Top Five Movies of Ziyi Zhang
I heard an interesting statement this morning as I tossed and turned while the radio played and I tried to ease myself back into sleep. Somehow, Mike Golic and Mike Greenberg were discussing statements that would stir up controversy. Golic’s two statements were “The Beatles are overrated,” and “Batman is not a real superhero.” The first one didn’t surprise me too much, because even though I’m a Beatles fan and I would consider them the greatest musicians of all time, I could understand arguments for Elvis, Michael Jackson, The Rolling Stones, B.B. King, Eric Clapton, Miles Davis or even Led Zeppelin as better, depending on your taste in music. It’s a very subjective thing.
However, Batman not a superhero? That kind of floored me. I had almost forgotten it as I found the realm of dreams again and slept for another three hours before easing myself out of bed this morning. Then as I paged through the movies of Ziyi Zhang and I started to write this essay, I began to think that maybe Golic was onto something. Are the martial arts heroes of movies superheroes? The perfect example of that might be Bruce Lee in his movies. (Not so coincidentally the subject of Ziyi’s next movie is the story of the man who trained Bruce Lee, Ip Man, and it’s called, “The Grandmaster.”)
Bruce Lee is a warrior. Bruce Lee is a fighter. Bruce Lee knows martial arts. But, I don’t think I’ve ever heard him called a superhero. Maybe it’s because he’s a real person and real people aren’t superheroes. Maybe it’s because he doesn’t wear a mask. I don’t know. I just know that I will look at Batman a little differently now and may begin to think about how Batman makes a good subject for movies where a lot of other comic book characters don’t come close. I won’t look at Ziyi any differently and I look forward to watching these five movies again.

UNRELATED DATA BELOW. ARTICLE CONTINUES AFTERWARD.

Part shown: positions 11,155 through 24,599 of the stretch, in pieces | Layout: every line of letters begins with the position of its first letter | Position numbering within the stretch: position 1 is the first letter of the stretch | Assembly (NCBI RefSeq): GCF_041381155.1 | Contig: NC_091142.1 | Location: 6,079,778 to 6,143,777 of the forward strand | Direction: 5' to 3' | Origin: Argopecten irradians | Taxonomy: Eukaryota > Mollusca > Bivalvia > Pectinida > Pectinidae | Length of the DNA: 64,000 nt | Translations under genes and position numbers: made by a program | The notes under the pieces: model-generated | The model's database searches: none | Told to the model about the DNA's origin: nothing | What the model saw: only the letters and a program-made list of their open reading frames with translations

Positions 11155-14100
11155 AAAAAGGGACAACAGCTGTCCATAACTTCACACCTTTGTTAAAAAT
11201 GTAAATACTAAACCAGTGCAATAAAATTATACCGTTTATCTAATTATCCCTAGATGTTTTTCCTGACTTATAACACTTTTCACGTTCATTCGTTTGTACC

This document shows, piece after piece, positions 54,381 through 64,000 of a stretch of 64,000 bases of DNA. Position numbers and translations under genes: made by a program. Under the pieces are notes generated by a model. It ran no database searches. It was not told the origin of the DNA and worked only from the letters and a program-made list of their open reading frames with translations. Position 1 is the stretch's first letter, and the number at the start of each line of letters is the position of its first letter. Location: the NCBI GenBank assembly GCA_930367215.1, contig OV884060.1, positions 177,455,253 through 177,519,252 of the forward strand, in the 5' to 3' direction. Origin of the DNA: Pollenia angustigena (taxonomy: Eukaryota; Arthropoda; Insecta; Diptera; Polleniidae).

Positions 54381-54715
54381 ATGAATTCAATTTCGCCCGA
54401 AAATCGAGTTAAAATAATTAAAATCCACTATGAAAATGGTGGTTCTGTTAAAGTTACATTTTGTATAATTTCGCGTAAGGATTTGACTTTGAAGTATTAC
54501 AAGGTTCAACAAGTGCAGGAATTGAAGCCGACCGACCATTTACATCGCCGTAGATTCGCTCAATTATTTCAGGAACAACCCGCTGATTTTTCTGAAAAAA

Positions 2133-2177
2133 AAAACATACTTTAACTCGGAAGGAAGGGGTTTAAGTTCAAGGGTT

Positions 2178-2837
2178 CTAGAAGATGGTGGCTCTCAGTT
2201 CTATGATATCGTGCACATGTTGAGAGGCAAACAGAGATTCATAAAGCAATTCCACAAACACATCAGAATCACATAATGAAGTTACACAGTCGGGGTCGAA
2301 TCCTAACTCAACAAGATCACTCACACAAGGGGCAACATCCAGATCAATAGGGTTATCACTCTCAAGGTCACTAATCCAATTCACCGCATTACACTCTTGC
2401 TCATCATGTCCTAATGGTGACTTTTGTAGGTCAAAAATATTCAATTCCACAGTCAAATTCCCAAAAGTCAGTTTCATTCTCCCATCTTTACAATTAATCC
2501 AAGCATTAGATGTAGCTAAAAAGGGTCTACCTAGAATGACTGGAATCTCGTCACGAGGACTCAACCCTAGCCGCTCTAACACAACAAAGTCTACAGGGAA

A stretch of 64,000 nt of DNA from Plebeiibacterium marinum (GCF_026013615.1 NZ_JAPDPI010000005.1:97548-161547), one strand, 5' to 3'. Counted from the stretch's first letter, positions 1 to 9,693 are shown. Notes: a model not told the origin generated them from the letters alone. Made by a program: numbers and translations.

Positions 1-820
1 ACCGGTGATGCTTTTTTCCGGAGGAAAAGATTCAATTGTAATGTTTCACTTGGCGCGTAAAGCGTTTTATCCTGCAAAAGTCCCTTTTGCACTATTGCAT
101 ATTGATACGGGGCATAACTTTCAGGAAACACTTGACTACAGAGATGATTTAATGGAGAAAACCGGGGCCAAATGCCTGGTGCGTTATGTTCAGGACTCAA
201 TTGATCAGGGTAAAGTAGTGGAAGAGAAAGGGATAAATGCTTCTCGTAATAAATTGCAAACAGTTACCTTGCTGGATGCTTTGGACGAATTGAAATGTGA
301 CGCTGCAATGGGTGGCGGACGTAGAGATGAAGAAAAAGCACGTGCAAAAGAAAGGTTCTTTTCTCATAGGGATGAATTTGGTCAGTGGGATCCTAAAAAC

I had forgotten how much I liked Chris Tucker as an actor until I saw him again in “Silver Linings Playbook.” My favorite movie of his is “The Fifth Element,” but both of the “Rush Hour” movies aren’t too bad for buddy cop action films.
I remember when this movie hit theaters on the heels of the number one movie on Ziyi’s list, but I don’t remember that much about it, other than the gorgeous landscapes, which are typical in war movies on horseback.
Tony Leung and Maggie Cheung join Ziyi in this movie (as well as #2 and the ones mentioned there as well) as foes to Jet Li’s “Nameless.” Jet Li works to foil their plan of assassinating the king of Qin.
Wong Kar Wai, who is directing the aforementioned “The Grandmaster,” also directed this movie that is a sequel of sorts to one of my favorites of all time, “In the Mood for Love.” Wong Kar Wai creates great atmospheres in his movies that make the character’s actions and words seem much more weighty to me. (Whether or not that’s a good thing, I’ll let you decide.)
The Academy Award winning film marks the first time I saw Ziyi. It also brings back to mind the questions of superheroes mentioned before as the people in this movie do some amazing things like walking on trees that I don’t even think Batman could do. (Tarzan, maybe, but I’m not sure raised my monkeys qualifies for superhero status either.)
Agree? Disagree? Which movies would make your Ziyi Zhang top five?
About Jason McClain Jason is an aspiring novelist, which means there is a lot of time to put off writing and watch baseball or go fly-fishing, hiking and traveling. By "a lot of time", Jason means "procrastination."